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Taiwan residents no longer need permits to work on mainland

China Daily / Xinhua | Updated: 2018-08-09 07:59
Job-seekers read post information at a job fair for young people across the Taiwan Strait at Suzhou, Jiangsu province, Dec 11, 2016. [Photo/VCG]

Taiwan residents no longer need a permit to work on the Chinese mainland, the Taiwan Affairs Office of the State Council confirmed on Wednesday.

Ma Xiaoguang, spokesman for the office, said the decision was made based on a study by the office and the Ministry of Human Resources and Social Security, drawing on suggestions and advice from Taiwan compatriots.

The policy aims to provide Taiwan people with treatment equal to that of their mainland compatriots in employment, studying and starting businesses, he said.

The decision is part of a State Council decision made public on Aug 3, which also eliminated the requirement for Hong Kong and Macao citizens to acquire a permit to work on the mainland.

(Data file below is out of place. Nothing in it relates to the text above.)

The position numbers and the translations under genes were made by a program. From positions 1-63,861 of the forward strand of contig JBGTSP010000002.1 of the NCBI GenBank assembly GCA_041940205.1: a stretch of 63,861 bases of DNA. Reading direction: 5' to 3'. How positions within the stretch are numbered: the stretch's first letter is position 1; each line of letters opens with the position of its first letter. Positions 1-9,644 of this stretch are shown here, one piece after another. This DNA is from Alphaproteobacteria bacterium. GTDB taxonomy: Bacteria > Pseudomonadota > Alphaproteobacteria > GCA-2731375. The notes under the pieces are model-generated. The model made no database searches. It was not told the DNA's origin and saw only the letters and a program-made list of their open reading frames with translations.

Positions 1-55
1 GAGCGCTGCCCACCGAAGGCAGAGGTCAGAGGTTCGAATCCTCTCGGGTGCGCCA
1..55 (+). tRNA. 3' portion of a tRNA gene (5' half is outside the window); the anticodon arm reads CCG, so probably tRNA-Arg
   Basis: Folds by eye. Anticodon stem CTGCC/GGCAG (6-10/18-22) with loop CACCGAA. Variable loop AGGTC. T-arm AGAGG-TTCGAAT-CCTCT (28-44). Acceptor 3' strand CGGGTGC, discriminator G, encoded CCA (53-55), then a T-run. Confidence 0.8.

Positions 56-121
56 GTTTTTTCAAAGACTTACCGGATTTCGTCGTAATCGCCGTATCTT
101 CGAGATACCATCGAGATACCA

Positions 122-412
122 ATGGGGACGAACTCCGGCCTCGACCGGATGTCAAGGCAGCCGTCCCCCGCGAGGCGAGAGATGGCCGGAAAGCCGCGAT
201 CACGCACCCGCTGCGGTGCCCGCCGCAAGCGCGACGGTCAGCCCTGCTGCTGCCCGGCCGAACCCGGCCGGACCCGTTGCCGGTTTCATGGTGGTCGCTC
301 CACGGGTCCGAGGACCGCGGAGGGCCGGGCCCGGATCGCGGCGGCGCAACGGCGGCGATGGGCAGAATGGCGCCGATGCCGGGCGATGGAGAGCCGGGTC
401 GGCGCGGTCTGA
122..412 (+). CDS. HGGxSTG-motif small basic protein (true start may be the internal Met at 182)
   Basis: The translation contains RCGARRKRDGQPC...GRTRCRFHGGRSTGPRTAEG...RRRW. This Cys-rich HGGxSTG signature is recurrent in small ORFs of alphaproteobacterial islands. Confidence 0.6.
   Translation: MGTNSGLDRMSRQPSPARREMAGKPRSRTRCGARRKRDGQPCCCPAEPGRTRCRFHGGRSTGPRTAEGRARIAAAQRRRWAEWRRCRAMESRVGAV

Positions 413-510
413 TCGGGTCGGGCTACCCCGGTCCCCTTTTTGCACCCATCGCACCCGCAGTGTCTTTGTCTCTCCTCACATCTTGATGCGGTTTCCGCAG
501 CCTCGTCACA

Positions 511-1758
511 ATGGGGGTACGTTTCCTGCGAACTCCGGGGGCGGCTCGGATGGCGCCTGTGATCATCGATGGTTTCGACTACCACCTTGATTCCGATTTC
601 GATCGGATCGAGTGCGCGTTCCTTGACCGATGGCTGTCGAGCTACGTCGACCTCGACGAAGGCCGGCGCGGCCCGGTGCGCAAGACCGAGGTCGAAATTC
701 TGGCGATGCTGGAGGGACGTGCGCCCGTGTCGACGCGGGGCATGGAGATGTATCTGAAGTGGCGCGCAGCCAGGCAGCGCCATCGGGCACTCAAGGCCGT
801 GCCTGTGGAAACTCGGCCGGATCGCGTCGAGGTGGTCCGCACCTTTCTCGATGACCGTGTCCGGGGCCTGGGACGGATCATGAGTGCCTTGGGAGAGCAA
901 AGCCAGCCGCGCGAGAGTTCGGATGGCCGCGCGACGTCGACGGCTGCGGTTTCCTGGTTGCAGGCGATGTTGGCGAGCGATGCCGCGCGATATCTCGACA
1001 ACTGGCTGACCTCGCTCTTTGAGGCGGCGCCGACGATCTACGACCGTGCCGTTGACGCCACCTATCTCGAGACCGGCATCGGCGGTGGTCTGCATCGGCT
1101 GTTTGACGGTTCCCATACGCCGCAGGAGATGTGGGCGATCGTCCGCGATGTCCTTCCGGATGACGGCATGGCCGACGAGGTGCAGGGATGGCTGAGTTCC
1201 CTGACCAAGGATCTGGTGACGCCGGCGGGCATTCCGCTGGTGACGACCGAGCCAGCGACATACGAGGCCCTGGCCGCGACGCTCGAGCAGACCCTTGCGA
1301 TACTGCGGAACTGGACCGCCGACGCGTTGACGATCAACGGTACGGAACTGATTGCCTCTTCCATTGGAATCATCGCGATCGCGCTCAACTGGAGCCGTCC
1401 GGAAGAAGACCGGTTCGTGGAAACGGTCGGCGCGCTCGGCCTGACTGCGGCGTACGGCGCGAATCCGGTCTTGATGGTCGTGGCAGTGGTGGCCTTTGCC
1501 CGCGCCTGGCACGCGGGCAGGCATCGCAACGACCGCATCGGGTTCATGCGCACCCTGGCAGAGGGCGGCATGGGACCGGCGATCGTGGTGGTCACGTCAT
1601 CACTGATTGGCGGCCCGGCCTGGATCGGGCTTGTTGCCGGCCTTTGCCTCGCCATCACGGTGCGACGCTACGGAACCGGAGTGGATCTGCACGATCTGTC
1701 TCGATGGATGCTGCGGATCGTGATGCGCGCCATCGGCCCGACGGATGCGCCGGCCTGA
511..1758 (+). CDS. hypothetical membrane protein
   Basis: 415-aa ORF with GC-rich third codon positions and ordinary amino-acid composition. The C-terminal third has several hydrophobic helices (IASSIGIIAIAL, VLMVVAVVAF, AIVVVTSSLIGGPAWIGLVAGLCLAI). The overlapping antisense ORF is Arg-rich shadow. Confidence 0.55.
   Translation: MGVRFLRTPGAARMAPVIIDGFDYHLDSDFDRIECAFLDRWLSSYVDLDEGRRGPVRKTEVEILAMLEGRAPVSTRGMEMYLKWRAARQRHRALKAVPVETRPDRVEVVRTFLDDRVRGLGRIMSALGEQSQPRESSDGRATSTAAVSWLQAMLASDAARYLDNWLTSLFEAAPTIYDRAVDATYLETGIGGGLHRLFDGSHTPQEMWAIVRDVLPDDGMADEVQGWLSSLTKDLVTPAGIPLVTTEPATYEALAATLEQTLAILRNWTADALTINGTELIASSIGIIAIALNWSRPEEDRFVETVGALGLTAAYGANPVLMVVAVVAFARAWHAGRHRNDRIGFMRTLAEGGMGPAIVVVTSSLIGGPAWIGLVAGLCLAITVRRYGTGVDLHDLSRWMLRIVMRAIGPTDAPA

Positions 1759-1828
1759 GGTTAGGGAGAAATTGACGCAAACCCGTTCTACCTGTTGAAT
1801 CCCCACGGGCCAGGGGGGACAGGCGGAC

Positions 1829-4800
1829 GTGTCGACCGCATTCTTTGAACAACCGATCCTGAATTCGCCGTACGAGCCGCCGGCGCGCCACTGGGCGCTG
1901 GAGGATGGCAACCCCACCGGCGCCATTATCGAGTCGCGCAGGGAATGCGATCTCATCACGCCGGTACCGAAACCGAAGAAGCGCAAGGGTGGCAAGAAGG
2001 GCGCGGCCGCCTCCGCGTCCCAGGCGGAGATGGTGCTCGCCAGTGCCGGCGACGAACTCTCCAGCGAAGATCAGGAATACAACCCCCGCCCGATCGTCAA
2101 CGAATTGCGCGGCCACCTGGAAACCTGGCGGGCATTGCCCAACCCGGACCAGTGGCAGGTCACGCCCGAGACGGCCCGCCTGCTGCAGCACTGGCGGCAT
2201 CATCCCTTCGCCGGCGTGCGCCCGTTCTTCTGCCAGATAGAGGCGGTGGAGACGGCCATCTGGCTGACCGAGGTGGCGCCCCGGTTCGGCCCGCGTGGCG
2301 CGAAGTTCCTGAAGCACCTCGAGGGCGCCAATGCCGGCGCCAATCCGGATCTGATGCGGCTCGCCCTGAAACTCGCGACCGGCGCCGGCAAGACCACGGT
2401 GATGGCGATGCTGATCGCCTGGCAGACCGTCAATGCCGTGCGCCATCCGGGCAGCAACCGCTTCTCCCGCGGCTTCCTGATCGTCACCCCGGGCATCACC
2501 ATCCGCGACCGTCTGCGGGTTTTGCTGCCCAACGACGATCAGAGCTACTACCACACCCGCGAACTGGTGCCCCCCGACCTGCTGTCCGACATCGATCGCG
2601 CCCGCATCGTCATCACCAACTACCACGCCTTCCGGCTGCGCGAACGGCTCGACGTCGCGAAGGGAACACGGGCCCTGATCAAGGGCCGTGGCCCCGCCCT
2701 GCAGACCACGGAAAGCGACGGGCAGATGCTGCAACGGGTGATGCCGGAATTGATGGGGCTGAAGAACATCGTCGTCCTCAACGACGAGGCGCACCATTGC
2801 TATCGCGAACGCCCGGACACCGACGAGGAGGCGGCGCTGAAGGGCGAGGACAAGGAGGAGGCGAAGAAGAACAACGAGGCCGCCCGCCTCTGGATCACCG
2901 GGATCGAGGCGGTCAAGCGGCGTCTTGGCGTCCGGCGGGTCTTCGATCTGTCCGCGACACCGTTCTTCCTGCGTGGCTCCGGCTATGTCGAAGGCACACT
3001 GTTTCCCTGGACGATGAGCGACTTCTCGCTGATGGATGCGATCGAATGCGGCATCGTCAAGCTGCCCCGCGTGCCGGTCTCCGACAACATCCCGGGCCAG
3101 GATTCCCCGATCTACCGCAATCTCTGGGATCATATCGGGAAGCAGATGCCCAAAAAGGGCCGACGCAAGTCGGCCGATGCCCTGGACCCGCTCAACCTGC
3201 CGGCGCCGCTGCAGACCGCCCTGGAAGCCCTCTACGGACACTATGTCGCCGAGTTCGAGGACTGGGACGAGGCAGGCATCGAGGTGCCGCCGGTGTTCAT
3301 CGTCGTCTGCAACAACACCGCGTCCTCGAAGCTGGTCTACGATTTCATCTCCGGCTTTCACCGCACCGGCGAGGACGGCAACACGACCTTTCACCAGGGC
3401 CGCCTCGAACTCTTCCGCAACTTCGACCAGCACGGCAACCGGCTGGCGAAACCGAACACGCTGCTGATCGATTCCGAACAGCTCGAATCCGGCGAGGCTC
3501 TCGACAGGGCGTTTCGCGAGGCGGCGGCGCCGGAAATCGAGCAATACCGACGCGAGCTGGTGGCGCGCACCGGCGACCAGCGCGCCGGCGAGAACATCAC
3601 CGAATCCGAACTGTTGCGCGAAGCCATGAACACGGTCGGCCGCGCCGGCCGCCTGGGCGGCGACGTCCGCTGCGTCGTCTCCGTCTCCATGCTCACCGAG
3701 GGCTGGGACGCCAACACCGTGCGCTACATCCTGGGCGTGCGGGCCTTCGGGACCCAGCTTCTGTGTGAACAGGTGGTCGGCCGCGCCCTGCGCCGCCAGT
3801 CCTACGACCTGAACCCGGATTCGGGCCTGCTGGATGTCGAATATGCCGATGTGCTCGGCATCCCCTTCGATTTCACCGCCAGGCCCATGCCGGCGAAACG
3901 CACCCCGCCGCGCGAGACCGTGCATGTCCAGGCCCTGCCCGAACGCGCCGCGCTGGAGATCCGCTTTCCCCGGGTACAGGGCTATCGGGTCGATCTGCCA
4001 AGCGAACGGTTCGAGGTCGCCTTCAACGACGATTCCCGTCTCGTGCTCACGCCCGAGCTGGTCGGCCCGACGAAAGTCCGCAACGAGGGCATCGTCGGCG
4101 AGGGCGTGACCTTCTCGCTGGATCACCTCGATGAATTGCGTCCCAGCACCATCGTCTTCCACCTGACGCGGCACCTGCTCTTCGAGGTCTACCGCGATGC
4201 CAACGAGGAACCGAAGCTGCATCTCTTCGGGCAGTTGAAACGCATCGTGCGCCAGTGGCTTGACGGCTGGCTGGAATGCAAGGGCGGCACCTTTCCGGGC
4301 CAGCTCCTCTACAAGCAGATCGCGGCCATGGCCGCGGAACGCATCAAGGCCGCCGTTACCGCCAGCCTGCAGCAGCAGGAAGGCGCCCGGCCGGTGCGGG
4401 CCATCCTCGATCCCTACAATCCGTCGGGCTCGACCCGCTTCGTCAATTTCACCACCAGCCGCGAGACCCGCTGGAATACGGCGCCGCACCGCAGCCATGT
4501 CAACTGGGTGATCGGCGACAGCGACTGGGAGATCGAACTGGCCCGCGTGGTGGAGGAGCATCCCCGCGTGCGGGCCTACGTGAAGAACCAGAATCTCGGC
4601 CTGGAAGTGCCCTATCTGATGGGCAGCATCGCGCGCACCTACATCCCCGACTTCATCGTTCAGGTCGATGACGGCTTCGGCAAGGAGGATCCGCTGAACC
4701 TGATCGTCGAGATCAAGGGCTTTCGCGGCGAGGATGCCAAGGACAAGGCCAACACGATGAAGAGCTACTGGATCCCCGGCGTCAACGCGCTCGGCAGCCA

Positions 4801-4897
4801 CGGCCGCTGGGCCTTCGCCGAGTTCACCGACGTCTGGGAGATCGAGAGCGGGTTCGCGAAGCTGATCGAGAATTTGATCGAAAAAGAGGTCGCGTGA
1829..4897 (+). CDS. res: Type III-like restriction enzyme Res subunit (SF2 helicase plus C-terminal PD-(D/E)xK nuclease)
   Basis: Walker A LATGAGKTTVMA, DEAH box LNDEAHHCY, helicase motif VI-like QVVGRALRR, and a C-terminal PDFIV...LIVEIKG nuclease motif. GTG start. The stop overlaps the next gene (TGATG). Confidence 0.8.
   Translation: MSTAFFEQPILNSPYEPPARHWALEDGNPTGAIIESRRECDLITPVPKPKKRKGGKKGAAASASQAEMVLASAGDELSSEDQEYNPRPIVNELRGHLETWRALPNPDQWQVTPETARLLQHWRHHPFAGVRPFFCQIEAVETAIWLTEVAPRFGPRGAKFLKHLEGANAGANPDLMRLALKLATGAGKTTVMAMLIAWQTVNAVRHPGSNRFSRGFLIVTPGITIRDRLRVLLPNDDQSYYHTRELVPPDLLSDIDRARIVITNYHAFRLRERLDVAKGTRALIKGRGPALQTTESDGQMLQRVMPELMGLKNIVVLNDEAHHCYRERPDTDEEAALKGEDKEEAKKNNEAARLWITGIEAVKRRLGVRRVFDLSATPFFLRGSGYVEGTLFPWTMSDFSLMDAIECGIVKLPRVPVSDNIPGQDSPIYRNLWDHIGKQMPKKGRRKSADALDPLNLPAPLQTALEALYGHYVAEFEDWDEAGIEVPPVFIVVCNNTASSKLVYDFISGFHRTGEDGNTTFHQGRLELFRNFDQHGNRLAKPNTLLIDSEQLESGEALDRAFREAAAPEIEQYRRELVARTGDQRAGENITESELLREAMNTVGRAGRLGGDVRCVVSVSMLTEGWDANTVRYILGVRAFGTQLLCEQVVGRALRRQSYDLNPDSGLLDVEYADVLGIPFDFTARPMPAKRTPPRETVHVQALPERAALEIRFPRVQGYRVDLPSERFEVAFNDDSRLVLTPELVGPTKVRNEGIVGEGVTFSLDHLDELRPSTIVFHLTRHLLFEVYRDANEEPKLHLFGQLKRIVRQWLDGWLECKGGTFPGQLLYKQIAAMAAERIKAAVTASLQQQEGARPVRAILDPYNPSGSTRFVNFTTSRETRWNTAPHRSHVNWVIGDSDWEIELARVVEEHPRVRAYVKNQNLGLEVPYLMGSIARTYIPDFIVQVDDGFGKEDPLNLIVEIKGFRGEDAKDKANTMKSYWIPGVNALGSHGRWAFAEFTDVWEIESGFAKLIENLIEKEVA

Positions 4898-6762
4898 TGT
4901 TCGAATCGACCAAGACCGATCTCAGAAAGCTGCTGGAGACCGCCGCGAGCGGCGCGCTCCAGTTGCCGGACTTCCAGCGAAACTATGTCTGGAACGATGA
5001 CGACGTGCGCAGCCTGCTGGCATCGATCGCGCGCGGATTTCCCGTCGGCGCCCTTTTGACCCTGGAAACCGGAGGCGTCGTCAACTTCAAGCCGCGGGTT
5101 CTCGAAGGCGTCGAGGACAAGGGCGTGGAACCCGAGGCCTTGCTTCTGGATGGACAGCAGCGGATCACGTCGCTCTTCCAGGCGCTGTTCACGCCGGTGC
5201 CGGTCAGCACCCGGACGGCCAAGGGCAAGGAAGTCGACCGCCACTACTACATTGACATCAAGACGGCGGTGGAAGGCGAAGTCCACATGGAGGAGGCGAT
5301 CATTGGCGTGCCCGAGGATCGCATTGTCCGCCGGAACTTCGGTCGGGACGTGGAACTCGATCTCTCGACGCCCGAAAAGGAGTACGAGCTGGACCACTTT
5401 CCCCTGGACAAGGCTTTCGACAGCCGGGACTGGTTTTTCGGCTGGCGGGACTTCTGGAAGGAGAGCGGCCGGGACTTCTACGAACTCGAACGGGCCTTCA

Business licenses, contracts, payroll and social insurance payment records can all serve as work permits for Taiwan compatriots working on the mainland, Ma said.

The human resources ministry will publish a series of supporting measures as soon as possible related to Taiwan residents working on the mainland, in accordance with instructions from the State Council, he said.

The mainland has long promoted exchanges and cooperation with the island. In February, 31 measures were rolled out to allow Taiwan residents to share in the opportunities brought by the mainland's development.

The measures cover industry, finance and taxation, land use, employment, education, culture and healthcare. They include 12 that relate to equal treatment for Taiwan companies. For example, financial institutions in Taiwan can cooperate with mainland counterparts to provide small payment and credit services for Taiwan residents.

There are also 19 measures offering Taiwan people equal treatment with mainland residents in areas including education, setting up businesses and working on the mainland.

Limits on films and television programs, including annual quotas on TV content or the number of movies airing in cinemas, will also be eliminated.

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